The Chartered Institute of Taxation (CIOT) is warning the government that constant tinkering with ‘left field’ changes to tax rates and allowances undermines the consistency and predictability that taxpayers and businesses crave – and risks reducing international competitiveness, even where the substantive changes are intended to increase it. The note of caution comes as a number of changes to allowances for business are quietly working their way through Parliament in Finance (No.3) Bill.
The CIOT says that such surprise changes, without prior consultation, and especially where they have immediate effect, create uncertainty and are both unwelcome and disruptive to taxpayers. This is compounded when the full package of law and guidance are not finalised by the time of the announcement, meaning that it is unclear exactly how the measure will operate and who it will affect.
John Cullinane, CIOT Tax Policy Director, said:
“Tinkering constantly with rates and allowances in unexpected ways undermines the principles of stability and certainty that taxpayers need, and reduces the international competitiveness of the UK’s tax system.”
Within the Bill is the Budget 2018 announcement that, from April 2019, the capital allowances1 special rate for qualifying plant and machinery assets will be reduced from eight per cent to six per cent. The stated aim is to match it more closely with average accounts depreciation.2 The new reduced rate still gives tax relief for investment in these assets, but over a longer period of time. Inevitably this will impact the return on investments already made in the period when the old, higher rates of allowance were in force, says the CIOT.
The change was also intended to help finance the Budget 2018 announcement of the new Structures and Buildings Allowance (SBA), available for expenditure on new non-residential structures and buildings (which takes effect from Budget Day, October 29 2018).
John Cullinane said:
“It is right to give relief against tax on profits for investment in structural buildings, as it is right for any expenditure incurred for genuine business purposes where there is no specific public policy reason to deny it. Whether this is also the government’s broad aim, or it has some other one, its first step should be to set out what it is trying to achieve in a blue skies consultation so that businesses and individuals can comment. Whatever is decided, at least they will then have a clear sense of the direction in which things are likely to head when making decisions which will be affected over the life of an investment by many detailed tax rules - each of whose shelf life is often extremely short.
“It is particularly regrettable that this proposal seems to introduce relief only on the basis of yet another costly exercise of asset classification required only for tax purposes; something cautioned against by the Office of Tax Simplification (OTS) in its evidence-based review of capital allowances.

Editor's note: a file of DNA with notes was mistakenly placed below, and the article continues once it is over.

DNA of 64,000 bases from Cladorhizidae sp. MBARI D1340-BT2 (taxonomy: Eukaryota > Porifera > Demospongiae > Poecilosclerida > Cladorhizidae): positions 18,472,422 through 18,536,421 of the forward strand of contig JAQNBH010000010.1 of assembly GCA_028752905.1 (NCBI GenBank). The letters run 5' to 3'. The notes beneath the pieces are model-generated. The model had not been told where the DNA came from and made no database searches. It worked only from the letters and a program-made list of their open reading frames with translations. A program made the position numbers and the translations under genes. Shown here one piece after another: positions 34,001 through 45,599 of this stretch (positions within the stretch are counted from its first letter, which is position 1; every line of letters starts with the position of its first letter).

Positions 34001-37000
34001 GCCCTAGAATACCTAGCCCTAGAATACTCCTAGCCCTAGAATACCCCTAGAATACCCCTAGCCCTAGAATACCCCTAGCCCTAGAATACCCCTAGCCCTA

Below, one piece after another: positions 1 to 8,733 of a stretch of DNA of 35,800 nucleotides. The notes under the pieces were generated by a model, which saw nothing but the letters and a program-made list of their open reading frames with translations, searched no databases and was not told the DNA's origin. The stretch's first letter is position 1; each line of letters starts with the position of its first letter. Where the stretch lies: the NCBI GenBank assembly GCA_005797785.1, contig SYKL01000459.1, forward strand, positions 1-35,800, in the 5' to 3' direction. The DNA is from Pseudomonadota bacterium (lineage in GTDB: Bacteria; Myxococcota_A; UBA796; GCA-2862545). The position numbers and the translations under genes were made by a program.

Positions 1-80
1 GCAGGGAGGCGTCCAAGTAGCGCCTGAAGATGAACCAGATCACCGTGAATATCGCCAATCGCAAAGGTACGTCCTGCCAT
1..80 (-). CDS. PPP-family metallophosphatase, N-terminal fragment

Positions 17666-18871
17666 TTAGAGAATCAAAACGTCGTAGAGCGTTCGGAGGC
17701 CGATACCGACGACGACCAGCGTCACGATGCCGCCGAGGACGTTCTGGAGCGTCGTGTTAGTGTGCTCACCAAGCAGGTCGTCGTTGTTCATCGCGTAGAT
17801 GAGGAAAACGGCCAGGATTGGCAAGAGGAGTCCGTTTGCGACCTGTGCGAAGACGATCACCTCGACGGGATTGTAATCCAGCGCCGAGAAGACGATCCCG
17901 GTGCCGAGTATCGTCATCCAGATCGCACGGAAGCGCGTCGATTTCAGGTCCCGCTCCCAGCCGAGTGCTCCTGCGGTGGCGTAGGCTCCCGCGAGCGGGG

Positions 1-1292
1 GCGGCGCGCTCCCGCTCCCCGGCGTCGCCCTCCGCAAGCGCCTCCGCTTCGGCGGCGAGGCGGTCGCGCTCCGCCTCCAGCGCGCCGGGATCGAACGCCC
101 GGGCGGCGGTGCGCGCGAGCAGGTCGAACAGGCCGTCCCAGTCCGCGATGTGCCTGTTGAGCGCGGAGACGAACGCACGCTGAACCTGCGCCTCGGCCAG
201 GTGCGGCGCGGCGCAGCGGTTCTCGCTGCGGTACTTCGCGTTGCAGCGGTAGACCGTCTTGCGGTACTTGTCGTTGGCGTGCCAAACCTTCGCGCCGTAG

“Initial blue-skies consultation is part of the government’s stated framework for tax changes, but it is all too frequently skipped over, to the detriment of effective tax policy making. This was one of the themes of the Better Budgets report published last year by CIOT, the Institute for Fiscal Studies and the Institute for Government.”3
The CIOT has also drawn attention to the frequency of changes to the Annual Investment Allowance (AIA).
John Cullinane explained:
“In just over ten years, the level of the allowance has changed five times, to amounts ranging from £25,000 to £500,000. It is currently £200,000; being set at this supposedly ‘permanent’ level in the Summer Budget 2015. Budget 2018 saw a time-limited increase in the allowance to £1 million, from 1 January 2019 to 31 December 2020, after which it is suggested it will revert to its current level of £200,000. Affected businesses making long-term plans will just have to guess what the government will really decide for periods beyond that, or indeed, on past form, what further changes might be made before that time expires.
“The right level for AIA is a matter of political judgment but it is damaging if it is repeatedly altered, and it can be complex where a business’s accounting period spans changes in the AIA. This can result in a lower amount of AIA being available than expected. The unrepresented or ill-advised taxpayer may fall foul of these complexities. It would be greatly preferable if the Chancellor were able to give greater longer term stability to its level.
“We appreciate that funds are always limited and Chancellors have a difficult job in working out their sums. But that makes it all the more important that money spent on business allowances is directed to greatest effect. The consultative route is the way of less misdirected haste but more real speed and traction to a well understood destination.”
Notes for editors
- You can claim capital allowances when you buy assets that you keep to use in your business, As well as plant and machinery, you can also claim capital allowances for: renovating business premises in disadvantaged areas of the UK, extracting minerals, research and development, "know-how’’ (intellectual property about industrial techniques), patents and dredging.
- Although the Chancellor in his Budget speech also stated that this reduction would part-fund the Structures and Buildings Allowance (SBA). The Government claim that the capital allowances package announced in the 2018 Budget will provide around £1 billion of additional support to businesses over the next six years.
- The Better Budgets report can be found here.